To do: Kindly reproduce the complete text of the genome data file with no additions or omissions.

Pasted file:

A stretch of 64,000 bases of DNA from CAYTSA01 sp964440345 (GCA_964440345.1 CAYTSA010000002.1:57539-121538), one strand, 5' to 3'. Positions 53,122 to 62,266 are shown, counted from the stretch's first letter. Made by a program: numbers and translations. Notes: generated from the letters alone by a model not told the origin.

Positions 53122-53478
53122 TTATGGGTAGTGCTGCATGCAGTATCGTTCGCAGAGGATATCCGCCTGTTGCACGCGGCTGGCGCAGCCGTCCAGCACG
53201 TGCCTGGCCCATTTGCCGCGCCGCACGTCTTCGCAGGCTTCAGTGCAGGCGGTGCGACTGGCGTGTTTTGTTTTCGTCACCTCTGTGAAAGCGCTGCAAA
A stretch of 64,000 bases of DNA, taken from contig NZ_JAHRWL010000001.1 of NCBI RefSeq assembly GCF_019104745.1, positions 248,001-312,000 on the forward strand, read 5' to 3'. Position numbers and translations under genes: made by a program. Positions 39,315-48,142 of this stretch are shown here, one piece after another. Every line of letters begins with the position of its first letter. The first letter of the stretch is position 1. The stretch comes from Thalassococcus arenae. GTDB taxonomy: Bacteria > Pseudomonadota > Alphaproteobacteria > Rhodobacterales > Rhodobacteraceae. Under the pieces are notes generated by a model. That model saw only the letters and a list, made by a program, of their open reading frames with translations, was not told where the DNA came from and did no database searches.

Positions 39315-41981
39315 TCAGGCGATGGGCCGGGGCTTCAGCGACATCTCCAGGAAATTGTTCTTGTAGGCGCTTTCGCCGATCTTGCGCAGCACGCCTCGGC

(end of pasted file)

A stretch of 64,000 bases of DNA from CAYTSA01 sp964440345 (GCA_964440345.1 CAYTSA010000002.1:57539-121538), one strand, 5' to 3'. Positions 53,122 to 62,266 are shown, counted from the stretch's first letter. Made by a program: numbers and translations. Notes: generated from the letters alone by a model not told the origin.

Positions 53122-53478
53122 TTATGGGTAGTGCTGCATGCAGTATCGTTCGCAGAGGATATCCGCCTGTTGCACGCGGCTGGCGCAGCCGTCCAGCACG
53201 TGCCTGGCCCATTTGCCGCGCCGCACGTCTTCGCAGGCTTCAGTGCAGGCGGTGCGACTGGCGTGTTTTGTTTTCGTCACCTCTGTGAAAGCGCTGCAAA
A stretch of 64,000 bases of DNA, taken from contig NZ_JAHRWL010000001.1 of NCBI RefSeq assembly GCF_019104745.1, positions 248,001-312,000 on the forward strand, read 5' to 3'. Position numbers and translations under genes: made by a program. Positions 39,315-48,142 of this stretch are shown here, one piece after another. Every line of letters begins with the position of its first letter. The first letter of the stretch is position 1. The stretch comes from Thalassococcus arenae. GTDB taxonomy: Bacteria > Pseudomonadota > Alphaproteobacteria > Rhodobacterales > Rhodobacteraceae. Under the pieces are notes generated by a model. That model saw only the letters and a list, made by a program, of their open reading frames with translations, was not told where the DNA came from and did no database searches.

Positions 39315-41981
39315 TCAGGCGATGGGCCGGGGCTTCAGCGACATCTCCAGGAAATTGTTCTTGTAGGCGCTTTCGCCGATCTTGCGCAGCACGCCTCGGC